Understanding the Polygon Network and its Quest to Become an Internet of Blockchains

Polygon is a framework for creating Ethereum-compatible blockchain networks and scaling solutions.

While usually referred to as a scaling solution, Polygon is more of a protocol than a single solution. In fact, one of Polygon’s key products is an SDK (software development kit) for developers to build scaling solutions that are compatible with Ethereum.

The Polygon Network is just one piece of the protocol.

In 2021 Polygon grew in popularity as various projects sought a more efficient service for their customers. The network is a Proof of Stake (PoS) sidechain that lies parallel to the Ethereum blockchain providing a fast and low-cost platform for Ethereum dApps.


SEE ALSO: Quidax Integrates with Polygon – The First in Africa for the Leading Ethereum Scaling Layer 2 Solution


As Polygon supports the Ethereum Virtual Machine (EVM), existing applications can be ported to it with relative ease. This can give users a comparable experience to Ethereum but with a much faster throughput and low fees.

Some dApps that have deployed on the Polygon Network, as well as those native to Polygon, include:

  • Aave
  • 1inch
  • Curve
  • Sushi
  • QuickSwap (native)
  • SlingShot (native)

Polygon, the framework, supports two major types of Ethereum-compatible networks:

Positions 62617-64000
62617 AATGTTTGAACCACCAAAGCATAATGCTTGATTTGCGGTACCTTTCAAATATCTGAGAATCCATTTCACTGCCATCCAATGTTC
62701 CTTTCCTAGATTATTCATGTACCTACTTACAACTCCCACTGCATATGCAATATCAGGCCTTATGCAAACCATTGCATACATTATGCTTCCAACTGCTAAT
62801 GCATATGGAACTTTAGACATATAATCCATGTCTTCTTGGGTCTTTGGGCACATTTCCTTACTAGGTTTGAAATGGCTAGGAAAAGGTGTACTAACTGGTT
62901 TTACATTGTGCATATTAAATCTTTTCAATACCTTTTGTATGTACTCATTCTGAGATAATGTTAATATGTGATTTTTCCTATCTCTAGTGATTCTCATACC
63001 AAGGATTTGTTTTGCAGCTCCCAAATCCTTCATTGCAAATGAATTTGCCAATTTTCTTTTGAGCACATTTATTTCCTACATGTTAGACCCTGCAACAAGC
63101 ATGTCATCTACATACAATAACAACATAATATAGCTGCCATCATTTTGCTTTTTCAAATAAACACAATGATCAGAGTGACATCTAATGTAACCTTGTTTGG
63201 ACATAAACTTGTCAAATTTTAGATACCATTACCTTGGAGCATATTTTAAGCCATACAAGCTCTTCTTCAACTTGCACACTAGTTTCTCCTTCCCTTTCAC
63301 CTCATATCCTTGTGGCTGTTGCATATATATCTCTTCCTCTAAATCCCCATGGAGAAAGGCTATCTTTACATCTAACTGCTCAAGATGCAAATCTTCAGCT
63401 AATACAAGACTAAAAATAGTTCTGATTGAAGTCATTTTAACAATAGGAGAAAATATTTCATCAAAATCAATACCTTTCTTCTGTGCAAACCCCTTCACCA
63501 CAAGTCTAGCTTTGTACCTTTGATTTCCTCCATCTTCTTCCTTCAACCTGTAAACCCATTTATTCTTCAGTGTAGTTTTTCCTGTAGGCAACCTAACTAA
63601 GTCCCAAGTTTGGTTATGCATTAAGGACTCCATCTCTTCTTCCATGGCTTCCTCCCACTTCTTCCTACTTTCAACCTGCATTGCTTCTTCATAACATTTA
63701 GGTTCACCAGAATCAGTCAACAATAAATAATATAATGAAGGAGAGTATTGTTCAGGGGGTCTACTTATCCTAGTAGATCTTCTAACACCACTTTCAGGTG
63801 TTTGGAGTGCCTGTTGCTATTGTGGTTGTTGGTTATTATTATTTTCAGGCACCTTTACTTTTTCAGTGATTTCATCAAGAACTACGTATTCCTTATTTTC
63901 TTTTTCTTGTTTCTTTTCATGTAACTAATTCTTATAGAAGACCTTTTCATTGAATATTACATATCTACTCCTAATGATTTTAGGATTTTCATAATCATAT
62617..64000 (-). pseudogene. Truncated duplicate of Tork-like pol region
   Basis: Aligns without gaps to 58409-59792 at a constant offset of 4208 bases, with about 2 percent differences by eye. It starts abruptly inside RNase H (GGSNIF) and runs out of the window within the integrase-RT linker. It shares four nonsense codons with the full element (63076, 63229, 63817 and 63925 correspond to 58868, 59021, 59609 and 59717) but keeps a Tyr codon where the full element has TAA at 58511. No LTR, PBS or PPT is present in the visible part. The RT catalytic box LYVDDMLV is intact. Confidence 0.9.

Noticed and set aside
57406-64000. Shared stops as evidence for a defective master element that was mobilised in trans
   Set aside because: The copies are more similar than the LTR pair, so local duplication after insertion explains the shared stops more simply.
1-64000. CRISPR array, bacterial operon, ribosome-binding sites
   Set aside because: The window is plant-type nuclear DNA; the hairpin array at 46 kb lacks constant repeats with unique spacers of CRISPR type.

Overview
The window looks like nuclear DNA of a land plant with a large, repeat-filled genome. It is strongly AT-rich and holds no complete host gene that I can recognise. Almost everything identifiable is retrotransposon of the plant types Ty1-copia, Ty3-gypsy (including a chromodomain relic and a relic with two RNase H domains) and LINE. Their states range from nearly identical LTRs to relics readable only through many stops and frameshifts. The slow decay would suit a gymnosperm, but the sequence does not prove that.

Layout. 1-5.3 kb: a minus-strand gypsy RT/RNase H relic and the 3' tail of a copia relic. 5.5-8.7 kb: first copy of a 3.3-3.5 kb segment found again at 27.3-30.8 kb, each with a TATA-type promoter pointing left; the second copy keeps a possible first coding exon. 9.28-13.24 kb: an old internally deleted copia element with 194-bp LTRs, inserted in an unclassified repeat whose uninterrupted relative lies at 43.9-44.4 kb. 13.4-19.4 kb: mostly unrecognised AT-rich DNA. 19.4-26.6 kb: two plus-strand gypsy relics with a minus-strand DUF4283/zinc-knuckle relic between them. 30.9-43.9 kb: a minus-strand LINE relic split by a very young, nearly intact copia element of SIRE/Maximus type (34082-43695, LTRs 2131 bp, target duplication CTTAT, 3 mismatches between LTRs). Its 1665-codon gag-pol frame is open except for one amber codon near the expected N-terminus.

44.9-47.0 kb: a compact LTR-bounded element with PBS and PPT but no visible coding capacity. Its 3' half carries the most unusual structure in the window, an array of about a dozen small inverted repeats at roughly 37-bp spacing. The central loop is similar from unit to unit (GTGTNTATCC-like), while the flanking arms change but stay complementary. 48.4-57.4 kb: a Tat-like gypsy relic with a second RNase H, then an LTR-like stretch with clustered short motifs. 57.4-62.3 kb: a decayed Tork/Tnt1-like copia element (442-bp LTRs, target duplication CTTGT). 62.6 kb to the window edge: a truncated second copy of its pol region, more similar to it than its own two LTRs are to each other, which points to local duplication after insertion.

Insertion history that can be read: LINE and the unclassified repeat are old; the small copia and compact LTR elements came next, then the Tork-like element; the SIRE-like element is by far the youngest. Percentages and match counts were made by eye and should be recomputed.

• Secured chains
  • Stand-alone chains

An example for a secured chain is a rollup, while an example of a stand-alone chain is a sidechain.

Secured chains rely on the infrastructure of the chain they are attached to so that they do not have to adopt their own security model. In contrast, stand-alone chains have to take care of their own security. This means that secured chains tend to offer a higher level of security, while stand-alone chains offer more flexibility for specific needs.

The Polygon sidechain is secured by its own set of validators (validator pool) and has to submit checkpoints to Ethereum from time to time. This is why some people say that sidechains are not a “pure” Layer 2 solution. They have to take care of their own security instead of leveraging Ethereum’s security.

$MATIC is the native and governance token for Polygon and is used to pay gas fees and participating in governance. Users can also stake the token on different platforms to earn interest.

Polygon also offers a bridge to help users move funds from another blockchain network to the Polygon sidechain. Users however have to pay mainnet transaction fees since the bridging transaction is on the mainnet.

Once it’s complete, users can enjoy the low fees and fast transactions that Polygon has to offer.

Since Polygon handles its own security, it is thought that this is not as effective as on Ethereum. It is thus possible for malicious actors to collide and take over the network, unlike Ethereum which has addressed this potential blindspot. Rollups also don’t have the same problem as they inherit security from mainnet.

Such attacks however have not happened. In any case, making the decision to deploy on Polygon therefore invovles trading off full security guarantees for faster and low cost transactions.

The Polygon platform aims to support a wider variety of scaling solutions, including:

  • Zero-Knowledge (zk) rollups
  • Optimistic rollups
  • Validum chains

As more of these scaling solutions increasingly become available, developers will have more tools to develop innovative applications, solutions, and products on top of the Polygon Network.


RECOMMENDED READING: Trust Wallet Now Supports $MATIC, Layer 2 Polygon, Offering the Cheapest Route Out of Binance


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